cal or strenuous, "is perhaps more than in all the other religious bodies put together." He finds us also doing probably more institutional and philanthropic work than all the others together, and yet he fears that "there is no other Church organization in the city so much under the power of money." Not indeed through direct dictation from wealthy Churchmen, but through the influence that these exercise directly and indirectly as monopolists of public utilities, leaders in the world of transportation, banking, insurance and real estate. "These multi-millionnaires do not muzzle the mouths of their rectors; why should they? Shares vote, not voices." We are far from thinking this wholly just, but there is an element of truth in the reproach, and it is true, too, that some of our churches most generously active in institutional work are extremely aristocratic in the spirit in which they undertake it. We have ourselves heard Christ's "many mansions" explained and defended by a New York rector as a social necessity. Nor does Dr. Bliss see anything to be hoped from the Lutherans, "a typical church of the lower bourgeoisie"; nor from the Presbyterians, unless it were at the Union Seminary where he finds a little group of men "progressive in almost every line." Of Methodists and social reform "merely nothing can be said. The two do not go together. Evangelicalism has seemed to quench the social Gospel of the evangels." The Baptists are under the cloud of the elder Rockefeller's money and the younger Rockefeller's much advertised Bible-class. The Reformed Church lives in the past. So the Church is without a prophet and the people languish, though, as Mr. Bliss promises to
show us later, they do not mourn. Surely the indictment is too sweeping; there is no city in the world where so much social work is being done by Christians, not always under their denominational names, as in New York and everywhere we find signs of growth and vitality rather than of decline or decay, but it is quite true that few of our churches and few of their members have realized the essential democracy of the Gospel or live in the spirit of Christian brotherhood on weekdays or on Sundays. Till they do the poor may have the Gospel preached at them, but it will not be preached to them.
A copy of the report of the Commission of Inquiry in the Lien chau massacre has been sent by the Rev. Dr. Noyes to the Presbyterian Board. The investigation, says Dr. Noyes, seems to have been conducted with great carefulness and impartiality. The Viceroy, as a result of its findings, has caused three murderers to be executed; has imprisoned nine persons for terms varying from five years to six months and has in flicted corporal punishment on Others have been condemned, but are at present fugitives from justice. The heroism of the Chinaman, not a convert, who saved Miss Paterson's life, is specifically commended by Consul-General Lay as "the one bright spot in that dark day." But there was another. Dr. Noyes tells the story of a little boy, a scholar in the mission school, who came to see Dr. Machle, with a scar showing that he had received an ugly gash on the head, which had healed. He said that he had followed the missionaries to the cave and there received the cut, and that Dr. Chestnut, while at the tree before she was killed, tore off a part of her skirt and bound up the wound. It was the last patient she ever treated.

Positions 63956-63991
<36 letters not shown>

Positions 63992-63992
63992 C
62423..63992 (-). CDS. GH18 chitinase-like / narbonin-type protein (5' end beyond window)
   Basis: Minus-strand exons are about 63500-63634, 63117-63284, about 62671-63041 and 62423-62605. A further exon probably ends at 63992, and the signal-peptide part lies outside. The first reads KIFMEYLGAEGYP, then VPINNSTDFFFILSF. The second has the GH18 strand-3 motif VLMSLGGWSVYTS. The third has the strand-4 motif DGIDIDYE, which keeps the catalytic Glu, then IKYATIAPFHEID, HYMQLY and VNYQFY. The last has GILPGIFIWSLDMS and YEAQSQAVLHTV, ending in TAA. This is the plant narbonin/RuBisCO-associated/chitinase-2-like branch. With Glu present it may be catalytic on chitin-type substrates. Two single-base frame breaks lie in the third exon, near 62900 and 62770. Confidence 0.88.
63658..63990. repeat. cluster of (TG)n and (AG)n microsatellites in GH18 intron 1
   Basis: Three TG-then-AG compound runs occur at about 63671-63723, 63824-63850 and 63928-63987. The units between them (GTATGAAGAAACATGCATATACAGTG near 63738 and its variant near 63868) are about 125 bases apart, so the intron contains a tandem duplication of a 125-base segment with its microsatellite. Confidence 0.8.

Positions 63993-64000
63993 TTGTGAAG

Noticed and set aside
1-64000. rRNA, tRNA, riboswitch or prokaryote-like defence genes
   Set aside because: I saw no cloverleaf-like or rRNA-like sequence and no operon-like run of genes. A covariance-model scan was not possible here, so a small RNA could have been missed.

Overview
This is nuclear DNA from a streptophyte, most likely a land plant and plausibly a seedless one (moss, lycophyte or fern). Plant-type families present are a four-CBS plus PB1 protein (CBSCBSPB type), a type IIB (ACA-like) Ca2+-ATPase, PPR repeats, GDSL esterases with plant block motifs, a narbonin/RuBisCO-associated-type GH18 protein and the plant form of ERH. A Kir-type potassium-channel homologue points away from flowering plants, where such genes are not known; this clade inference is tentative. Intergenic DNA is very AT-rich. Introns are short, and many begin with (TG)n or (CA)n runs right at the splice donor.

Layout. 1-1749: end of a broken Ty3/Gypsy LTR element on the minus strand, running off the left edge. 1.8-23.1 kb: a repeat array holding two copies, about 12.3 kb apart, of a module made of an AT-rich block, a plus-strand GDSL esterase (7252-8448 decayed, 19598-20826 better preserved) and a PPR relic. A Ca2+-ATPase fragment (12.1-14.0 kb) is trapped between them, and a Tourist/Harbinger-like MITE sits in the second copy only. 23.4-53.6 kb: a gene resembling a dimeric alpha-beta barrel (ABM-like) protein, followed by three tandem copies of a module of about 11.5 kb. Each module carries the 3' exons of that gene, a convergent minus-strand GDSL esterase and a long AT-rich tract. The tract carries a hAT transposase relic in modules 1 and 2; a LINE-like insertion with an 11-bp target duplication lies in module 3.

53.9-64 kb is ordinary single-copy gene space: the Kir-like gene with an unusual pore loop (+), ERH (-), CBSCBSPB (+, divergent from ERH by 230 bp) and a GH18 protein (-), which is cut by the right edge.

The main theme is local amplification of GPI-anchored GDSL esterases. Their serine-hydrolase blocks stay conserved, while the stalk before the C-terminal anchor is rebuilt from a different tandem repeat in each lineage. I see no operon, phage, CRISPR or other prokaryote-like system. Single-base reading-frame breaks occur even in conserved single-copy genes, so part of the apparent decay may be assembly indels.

Under the lead of the son
A Chinese Missionary of a native clergyman of the C. M. S. mission Society. there has recently been formed in Changsha, China, a society called "The Association of the Disciples of Christ in China." Its purpose is to gather together all Christian converts in one association and to carry on evangelistic work supported entirely by Chinese. The Rev. Mr. Huang, our Chinese clergyman in Changsha, has been made treasurer of the association and has a large influence in determining its policy. If its course be wisely guided it contains great possibilities of usefulness.
The recent death of the Rev. Charles Hartwell, one of the pioneer missionaries of the American Board to China, recalls the contrast between the present Christian conditions and those which Mr. Hartwell found when he reached the city of Foochow in 1853. The first native Christian was not baptized until four years later. Now distrust has to a large extent been supplanted by confidence and often, even in the case of nonChristians, by positive friendship with the missionaries. When the higher officials heard of Mr. Hartwell's death, they either called in person or sent messages of condolence, while the general commanding the local military post sent a native band to escort the funeral procession. Though there were no native Christians in the province of Fuhkien when Mr. Hartwell arrived there, fifty-two years ago, they are now numbered by tens of thousands.
Death at Foochow.
Patiently waiting until
thanksgiving for use by all the congrega-
The Church in
ists, an attitude which the Church
tion, much less can truly religious knowl-
The same number of The Hibbert Jour-
the attention of those who are interested in psycho-physical speculation. Curious, too, is "A Moslem View of Christianity," which Judge Ameer Ali dates from "the Reform Club, London."
The Rev. George Bladon of Preston protests against a remark of The Spectator that the clergy have not time for the work of teaching. Bishop Creighton, he says, "would have replied that they have all the time there is, and would have